Subject: Re: [boost] boost.lockfree update
From: Tim Blechmann (tim_at_[hidden])
Date: 2010-07-25 08:29:52
>>> 0. "It uses a freelist for memory management, freed nodes are pushed to
>>> the freelist, but not returned to the os. This may result in leaking
>>> memory." Presumably this means memory may not be reclaimed until the
>>> fifo is destroyed, rather than an indefinite leak?
> In that case, I wonder if it's worth rephrasing those notes?
it probably is ... i am currently working on it ...
>>> 1. "Limitation: The fifo class is limited to PODs". I really would like
>>> to be able to use this with arbitrary objects. I'm sure PODs are
>>> required for good reason, but a rationale somewhere would be greatly
>> it is a limitation of the michael/scott algorithm. if you want to pass
>> non- pods, you have to use heap-allocated pointers.
> Ok. But then would it be worth having a version of a fifo that does the
> heap-allocation indirection, to save everybody from re-writing it every
> time they need a non-POD fifo?
mpl could be used for selecting the specific implementation ... otoh, it
will hide the additional complexity behind the interface. in some cases, it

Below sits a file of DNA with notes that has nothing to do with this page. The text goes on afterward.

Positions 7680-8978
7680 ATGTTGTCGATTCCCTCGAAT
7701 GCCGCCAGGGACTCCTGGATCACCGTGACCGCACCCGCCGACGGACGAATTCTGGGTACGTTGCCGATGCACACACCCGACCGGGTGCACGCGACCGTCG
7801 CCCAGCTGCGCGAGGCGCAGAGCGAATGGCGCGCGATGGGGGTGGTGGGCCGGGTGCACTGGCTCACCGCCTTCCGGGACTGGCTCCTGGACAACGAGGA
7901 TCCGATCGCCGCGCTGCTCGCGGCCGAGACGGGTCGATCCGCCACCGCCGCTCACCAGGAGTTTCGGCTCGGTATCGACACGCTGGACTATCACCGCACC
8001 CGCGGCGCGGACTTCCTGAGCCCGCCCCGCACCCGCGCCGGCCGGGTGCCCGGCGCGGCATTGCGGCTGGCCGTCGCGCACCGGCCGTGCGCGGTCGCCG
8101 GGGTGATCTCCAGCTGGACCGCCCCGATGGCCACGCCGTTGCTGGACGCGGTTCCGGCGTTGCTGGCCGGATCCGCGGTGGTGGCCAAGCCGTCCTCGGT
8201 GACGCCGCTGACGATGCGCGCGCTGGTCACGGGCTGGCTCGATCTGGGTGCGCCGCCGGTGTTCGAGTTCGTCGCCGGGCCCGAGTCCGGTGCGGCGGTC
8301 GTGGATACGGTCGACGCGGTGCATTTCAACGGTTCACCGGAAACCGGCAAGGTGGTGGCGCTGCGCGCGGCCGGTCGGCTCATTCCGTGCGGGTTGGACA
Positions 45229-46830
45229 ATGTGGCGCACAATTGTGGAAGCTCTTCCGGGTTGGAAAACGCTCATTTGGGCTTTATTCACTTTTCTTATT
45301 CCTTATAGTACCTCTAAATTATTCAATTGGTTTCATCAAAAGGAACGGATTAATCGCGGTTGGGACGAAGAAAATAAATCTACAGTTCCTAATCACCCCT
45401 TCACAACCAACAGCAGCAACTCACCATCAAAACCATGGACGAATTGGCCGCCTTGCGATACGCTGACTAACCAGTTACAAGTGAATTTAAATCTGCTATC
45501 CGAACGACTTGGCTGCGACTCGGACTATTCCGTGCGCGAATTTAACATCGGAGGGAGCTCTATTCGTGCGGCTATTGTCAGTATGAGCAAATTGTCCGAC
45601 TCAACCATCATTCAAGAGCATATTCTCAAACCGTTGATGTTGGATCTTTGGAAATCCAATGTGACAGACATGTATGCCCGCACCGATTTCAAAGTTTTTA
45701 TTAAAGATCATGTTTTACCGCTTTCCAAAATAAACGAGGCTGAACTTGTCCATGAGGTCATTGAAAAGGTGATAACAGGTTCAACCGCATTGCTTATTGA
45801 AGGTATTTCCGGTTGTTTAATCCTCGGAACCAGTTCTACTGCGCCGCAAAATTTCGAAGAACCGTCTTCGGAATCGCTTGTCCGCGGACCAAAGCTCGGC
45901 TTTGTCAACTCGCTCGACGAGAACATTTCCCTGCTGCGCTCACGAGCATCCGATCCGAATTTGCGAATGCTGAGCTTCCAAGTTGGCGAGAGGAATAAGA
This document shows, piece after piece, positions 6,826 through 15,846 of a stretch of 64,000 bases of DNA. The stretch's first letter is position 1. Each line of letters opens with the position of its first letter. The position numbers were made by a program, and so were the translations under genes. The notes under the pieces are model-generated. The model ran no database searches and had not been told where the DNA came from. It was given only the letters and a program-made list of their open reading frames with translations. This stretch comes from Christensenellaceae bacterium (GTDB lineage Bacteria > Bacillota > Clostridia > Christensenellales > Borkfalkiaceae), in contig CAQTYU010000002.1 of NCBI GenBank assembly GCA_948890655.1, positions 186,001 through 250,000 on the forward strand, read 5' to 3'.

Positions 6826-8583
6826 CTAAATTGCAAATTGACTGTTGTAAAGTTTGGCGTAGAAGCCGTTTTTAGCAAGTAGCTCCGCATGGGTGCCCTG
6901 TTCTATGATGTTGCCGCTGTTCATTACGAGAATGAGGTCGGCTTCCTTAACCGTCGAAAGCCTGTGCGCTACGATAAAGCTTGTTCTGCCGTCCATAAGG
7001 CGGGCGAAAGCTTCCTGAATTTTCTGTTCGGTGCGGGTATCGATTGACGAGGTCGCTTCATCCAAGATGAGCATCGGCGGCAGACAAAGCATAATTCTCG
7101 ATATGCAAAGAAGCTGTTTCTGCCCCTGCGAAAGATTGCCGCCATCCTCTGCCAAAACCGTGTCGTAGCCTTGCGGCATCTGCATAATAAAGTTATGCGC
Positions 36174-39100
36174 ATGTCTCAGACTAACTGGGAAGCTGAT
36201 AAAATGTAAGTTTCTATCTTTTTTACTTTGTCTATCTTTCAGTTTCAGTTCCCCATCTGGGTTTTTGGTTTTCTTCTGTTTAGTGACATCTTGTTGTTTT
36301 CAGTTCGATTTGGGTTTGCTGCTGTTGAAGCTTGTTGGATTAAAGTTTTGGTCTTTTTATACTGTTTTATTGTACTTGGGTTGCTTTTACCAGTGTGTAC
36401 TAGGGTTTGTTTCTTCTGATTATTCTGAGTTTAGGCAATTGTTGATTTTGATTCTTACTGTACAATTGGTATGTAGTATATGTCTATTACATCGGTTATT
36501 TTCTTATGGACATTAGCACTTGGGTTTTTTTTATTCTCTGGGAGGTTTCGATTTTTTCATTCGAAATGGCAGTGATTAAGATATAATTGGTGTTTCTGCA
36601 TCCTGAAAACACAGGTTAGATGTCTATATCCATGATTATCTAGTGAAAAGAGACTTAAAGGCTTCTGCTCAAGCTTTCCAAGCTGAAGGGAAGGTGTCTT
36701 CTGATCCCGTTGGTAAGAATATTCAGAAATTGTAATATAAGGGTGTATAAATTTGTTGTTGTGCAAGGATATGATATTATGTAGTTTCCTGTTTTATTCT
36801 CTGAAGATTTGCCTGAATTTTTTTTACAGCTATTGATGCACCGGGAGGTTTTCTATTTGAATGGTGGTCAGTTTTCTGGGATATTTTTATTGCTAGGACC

may be feasible to adapt the used classes instead ...
>>> 2. For the is_lock_free() method, it says "Warning: It only checks, if
>>> the fifo head node is lockfree. on most platforms, this should be
>>> sufficient, though". Sufficient for what? If the implementation can't
>>> guarantee lock-free behaviour throughout, I'd simply return false.
>>> Lock-free (typically) means something very specific, after all.
>> the c++0x semantics of atomics, provide a per-object member function. all
>> implementations thati am familiar with will always either provide
>> cas operations for all atomic<> instances or for no. the current
>> implementation will give a hint. otherwise i can simply remove this
>> function from the interface ...
> I see. FWIW, I can't imagine that an implementation would restrict the
> number of atomic<>s that provide a lock-free CAS. That's probably your
> reasoning too I guess. Is this something that can be clarified by the
> authors of Boost.Atomic?
well, one thing, that i didn't think of, is alignment ... on some
architectures, cas-able memory regions need to be aligned ...
>>> 3. For the empty() method, it says "Not thread-safe, use for debugging
>>> purposes only". Does this mean calling it might destroy the data
>>> structure's invariants? Or is it always safe in that regard? In which
>>> scenarios can it be used, specifically?
>> calling it may return a wrong result. the data structure is not
> Then I would vote to add such a note to the documentation, clarifying the
> way in which it's not thread-safe. It could still be useful for some cases
> outside of debugging.
-- tim_at_[hidden] http://tim.klingt.org When you open windows, bugs get in.
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